Did you know that if you run a company page on Facebook, your updates are only being shown to a smallish percentage of your fans? If you take a peek into the Insights area of your Admin Panel (just visit your company page when logged in as an administrator and you’ll see Insights near the top – there’s a phenomenal amount of data within, so we’ll save that for a future blog post!), a quick glance at the Overview will give you reach figures for recent activity and you’ll see that it’s most likely a fraction of your total overall ‘likes’.
So, what’s going on? How does Facebook decide who sees your content and who doesn’t?
Welcome to EdgeRank! EdgeRank is Facebook’s name for the algorithm they use in displaying content within users’ Newsfeeds. Obviously the exact details are known only to Facebook and are subject to change, but what we do know is what elements it contains:
Affinity x Weight x Time Decay
The question is, what does that mean for you as a Facebook page owner?
This is the affinity a user has for your brand, as measured by their propensity to respond to your Facebook activity. Put simply, the more someone likes, shares and comments on what you post, the greater their Affinity score for you. If you’ve ever wondered why Alan seems to show up in your feed more than Doug does, the Affinity part of EdgeRank might well be the reason – if they’re similarly active but you tend to be more responsive to Alan than to Doug, Facebook is more likely to display more of Alan’s posts in your newsfeed.
Whether you’re a company or an individual, Affinity is a one way process, so you can’t directly influence someone else’s Affinity for you. What you can do, is make your content as inviting of action as possible in order to help stimulate actions that will factor into the Affinity score.
- Create fun and interesting content that people will want to like and share – infographics work well for business, but if you can find a way to make it relevant to your industry it’s fairly safe to say you can’t underestimate the internet’s fascination with cats.
- Directly invite participation – ask closed questions (“Which do you prefer? Product 1 or Product 2?” is more likely to get people to respond than an open-ended “Which products do you like the best?”) to encourage people to leave comments. Create competitions that invite likes, shares and comments.
- When it comes to sharing blog posts, don’t just say ‘click here for our latest blog post’ – take a couple of minutes to summarise your main question or observation to catch people’s interest and make them more likely to click through and share.
- If you’re sharing images, make ‘em Facebook-friendly – tall or wide images get cut off to fit the newsfeed, so watch you’re not getting your main point chopped off.
Facebook assigns different types of content and activity different weights. Generally speaking, the longer it takes someone to perform an action, the more weight it’s likely to carry. So, for example, a comment is likely to carry greater weight than a ‘like’, and there’s experiential evidence to suggest that images carry more weight than simple text updates.
A word of caution, though. For some time, received wisdom was that Facebook folk like the visuals and so image-based posts were The Way Forward for maximum reach. Following their algorithm update in September 2012, which intended to reduce spam reporting, page managers are starting to notice that it’s no longer quite that simple. There’s evidence to suggest that while image-based posts tend to result in more likes and shares etc, text updates which include a call to action appear to be garnering greater organic reach. The answer for you lies in testing and in your priorities. Test different types of content posted at the same sort of time of day and see which achieve a wider reach and what provokes the likes and shares. If there’s a discrepancy, mix it up a little (that’s a good way to keep people interested anyway), but you might want to consider skewing your post types in line with your priorities for your Facebook page. If what you really want is to drive the most engagement from existing fans and win new fans, you’ll want to go after the likes and shares. If, on the other hand, you want to make sure your message is seen by as many people as possible, it’s the post types with the widest reach you want to aim for.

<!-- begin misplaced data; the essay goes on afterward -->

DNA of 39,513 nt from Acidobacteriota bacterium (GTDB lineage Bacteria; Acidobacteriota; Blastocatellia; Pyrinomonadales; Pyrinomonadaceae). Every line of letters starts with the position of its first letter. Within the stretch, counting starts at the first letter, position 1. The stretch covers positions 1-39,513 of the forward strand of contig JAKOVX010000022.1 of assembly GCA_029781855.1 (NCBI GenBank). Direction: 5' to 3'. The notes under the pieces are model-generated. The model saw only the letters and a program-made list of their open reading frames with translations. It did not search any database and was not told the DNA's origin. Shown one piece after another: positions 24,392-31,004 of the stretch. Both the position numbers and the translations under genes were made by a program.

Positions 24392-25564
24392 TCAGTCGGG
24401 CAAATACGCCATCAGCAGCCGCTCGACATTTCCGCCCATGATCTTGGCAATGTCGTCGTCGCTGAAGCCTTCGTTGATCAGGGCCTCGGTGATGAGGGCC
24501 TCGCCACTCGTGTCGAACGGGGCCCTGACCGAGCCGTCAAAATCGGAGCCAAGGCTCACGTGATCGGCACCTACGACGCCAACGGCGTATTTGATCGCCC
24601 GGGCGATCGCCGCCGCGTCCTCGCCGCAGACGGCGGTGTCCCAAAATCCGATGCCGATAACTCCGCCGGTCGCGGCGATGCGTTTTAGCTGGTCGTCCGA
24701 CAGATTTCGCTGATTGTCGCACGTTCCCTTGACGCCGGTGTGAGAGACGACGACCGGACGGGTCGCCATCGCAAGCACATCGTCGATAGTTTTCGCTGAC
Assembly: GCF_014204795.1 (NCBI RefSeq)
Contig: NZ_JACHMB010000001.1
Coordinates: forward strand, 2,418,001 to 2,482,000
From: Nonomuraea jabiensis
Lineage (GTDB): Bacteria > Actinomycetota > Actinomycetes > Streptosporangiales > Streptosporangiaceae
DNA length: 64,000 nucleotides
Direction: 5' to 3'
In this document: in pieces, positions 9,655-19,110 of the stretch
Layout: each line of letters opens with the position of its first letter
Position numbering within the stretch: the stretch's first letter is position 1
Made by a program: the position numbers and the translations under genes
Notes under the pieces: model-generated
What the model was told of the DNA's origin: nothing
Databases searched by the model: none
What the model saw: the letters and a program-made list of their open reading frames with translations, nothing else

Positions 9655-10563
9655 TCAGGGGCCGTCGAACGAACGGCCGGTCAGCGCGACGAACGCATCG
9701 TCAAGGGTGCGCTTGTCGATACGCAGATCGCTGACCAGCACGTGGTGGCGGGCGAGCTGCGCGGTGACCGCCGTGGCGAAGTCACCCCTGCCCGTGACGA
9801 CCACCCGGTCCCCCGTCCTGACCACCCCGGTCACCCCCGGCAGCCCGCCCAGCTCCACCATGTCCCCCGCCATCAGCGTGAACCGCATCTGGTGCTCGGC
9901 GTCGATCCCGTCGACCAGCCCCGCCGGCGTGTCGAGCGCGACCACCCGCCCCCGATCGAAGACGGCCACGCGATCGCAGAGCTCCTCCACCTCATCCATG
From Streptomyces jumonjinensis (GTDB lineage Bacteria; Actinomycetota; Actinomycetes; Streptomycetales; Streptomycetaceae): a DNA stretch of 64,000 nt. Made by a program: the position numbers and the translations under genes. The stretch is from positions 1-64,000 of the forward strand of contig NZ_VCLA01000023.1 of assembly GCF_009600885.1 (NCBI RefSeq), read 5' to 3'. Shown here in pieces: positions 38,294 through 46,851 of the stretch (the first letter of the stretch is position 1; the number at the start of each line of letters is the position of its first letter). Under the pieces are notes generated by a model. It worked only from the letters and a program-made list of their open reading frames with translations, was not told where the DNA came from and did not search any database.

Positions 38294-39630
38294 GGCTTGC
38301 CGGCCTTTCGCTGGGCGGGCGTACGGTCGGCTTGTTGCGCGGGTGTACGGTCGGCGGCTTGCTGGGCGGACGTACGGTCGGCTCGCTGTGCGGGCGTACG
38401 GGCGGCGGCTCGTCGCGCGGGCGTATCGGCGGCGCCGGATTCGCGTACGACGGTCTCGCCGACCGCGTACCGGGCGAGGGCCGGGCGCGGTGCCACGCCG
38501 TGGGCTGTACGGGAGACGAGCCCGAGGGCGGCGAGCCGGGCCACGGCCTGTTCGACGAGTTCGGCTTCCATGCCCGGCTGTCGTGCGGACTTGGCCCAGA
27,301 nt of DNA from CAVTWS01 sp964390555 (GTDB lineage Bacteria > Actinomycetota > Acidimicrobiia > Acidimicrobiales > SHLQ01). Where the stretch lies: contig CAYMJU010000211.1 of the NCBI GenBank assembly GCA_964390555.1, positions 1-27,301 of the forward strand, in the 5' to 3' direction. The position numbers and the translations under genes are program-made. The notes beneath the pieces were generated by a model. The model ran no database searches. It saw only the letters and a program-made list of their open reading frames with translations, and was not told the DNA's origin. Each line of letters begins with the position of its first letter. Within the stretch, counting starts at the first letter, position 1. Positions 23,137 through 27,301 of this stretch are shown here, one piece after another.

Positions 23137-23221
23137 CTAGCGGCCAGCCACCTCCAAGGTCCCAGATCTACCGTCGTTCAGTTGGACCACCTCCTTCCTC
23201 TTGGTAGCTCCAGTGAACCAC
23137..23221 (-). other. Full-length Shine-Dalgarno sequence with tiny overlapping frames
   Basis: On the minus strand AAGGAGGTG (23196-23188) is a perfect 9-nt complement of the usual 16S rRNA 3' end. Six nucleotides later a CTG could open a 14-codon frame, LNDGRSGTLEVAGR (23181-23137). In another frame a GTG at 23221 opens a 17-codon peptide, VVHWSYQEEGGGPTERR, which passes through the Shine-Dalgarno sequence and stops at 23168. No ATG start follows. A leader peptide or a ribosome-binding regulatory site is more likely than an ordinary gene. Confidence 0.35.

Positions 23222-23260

This is where knowing your Facebook fanbase is crucial. As a simple rule, the older an update is when someone logs into Facebook, the less likely it is to appear in their newsfeed. So, to stand the greatest chance of the greatest number of people seeing your post, you’re going to need to post when they’re most active – there’s no point posting at midnight if your fans are all in bed rather than on Facebook.
How can you possibly know that? Well, you’ll have a head start if they’re mostly in one country as you’ve only one time zone to worry about, but having read advice that suggests weekends are the absolute best times to post and other advice that suggests the exact opposite, my recommendation is, quite simply, test!
Fortunately, you don’t have to be on Facebook at all hours to figure out whether your fans are most responsive at 7am or at 11pm! Just click the little clock icon that’s bottom left underneath where you’re entering your status update and you’ll be able to schedule your post for whenever you like:
Once you’ve played around with posting updates during different parts of the day, you should start to get a sense of when you’re most likely to reach people.
Factor in all of these elements, and you should be able to increase reach and engagement for your Facebook page significantly.
Keen to know more about EdgeRank and Facebook Insights? Leave a comment!